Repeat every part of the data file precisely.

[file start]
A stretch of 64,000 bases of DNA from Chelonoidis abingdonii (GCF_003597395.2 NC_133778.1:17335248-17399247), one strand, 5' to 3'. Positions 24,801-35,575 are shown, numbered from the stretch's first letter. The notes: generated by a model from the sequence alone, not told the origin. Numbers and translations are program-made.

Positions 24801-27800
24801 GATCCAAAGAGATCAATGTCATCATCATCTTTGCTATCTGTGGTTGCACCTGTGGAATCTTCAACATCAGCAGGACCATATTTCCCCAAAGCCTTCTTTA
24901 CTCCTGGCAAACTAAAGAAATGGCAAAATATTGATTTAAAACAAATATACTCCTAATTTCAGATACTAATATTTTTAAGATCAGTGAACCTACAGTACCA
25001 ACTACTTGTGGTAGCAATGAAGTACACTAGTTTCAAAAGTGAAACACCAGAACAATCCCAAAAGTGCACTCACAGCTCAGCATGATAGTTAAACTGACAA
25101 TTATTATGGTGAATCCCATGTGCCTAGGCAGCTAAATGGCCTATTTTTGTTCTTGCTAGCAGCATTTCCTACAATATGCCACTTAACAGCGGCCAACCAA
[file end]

A stretch of 64,000 bases of DNA from Chelonoidis abingdonii (GCF_003597395.2 NC_133778.1:17335248-17399247), one strand, 5' to 3'. Positions 24,801-35,575 are shown, numbered from the stretch's first letter. The notes: generated by a model from the sequence alone, not told the origin. Numbers and translations are program-made.

Positions 24801-27800
24801 GATCCAAAGAGATCAATGTCATCATCATCTTTGCTATCTGTGGTTGCACCTGTGGAATCTTCAACATCAGCAGGACCATATTTCCCCAAAGCCTTCTTTA
24901 CTCCTGGCAAACTAAAGAAATGGCAAAATATTGATTTAAAACAAATATACTCCTAATTTCAGATACTAATATTTTTAAGATCAGTGAACCTACAGTACCA
25001 ACTACTTGTGGTAGCAATGAAGTACACTAGTTTCAAAAGTGAAACACCAGAACAATCCCAAAAGTGCACTCACAGCTCAGCATGATAGTTAAACTGACAA
25101 TTATTATGGTGAATCCCATGTGCCTAGGCAGCTAAATGGCCTATTTTTGTTCTTGCTAGCAGCATTTCCTACAATATGCCACTTAACAGCGGCCAACCAA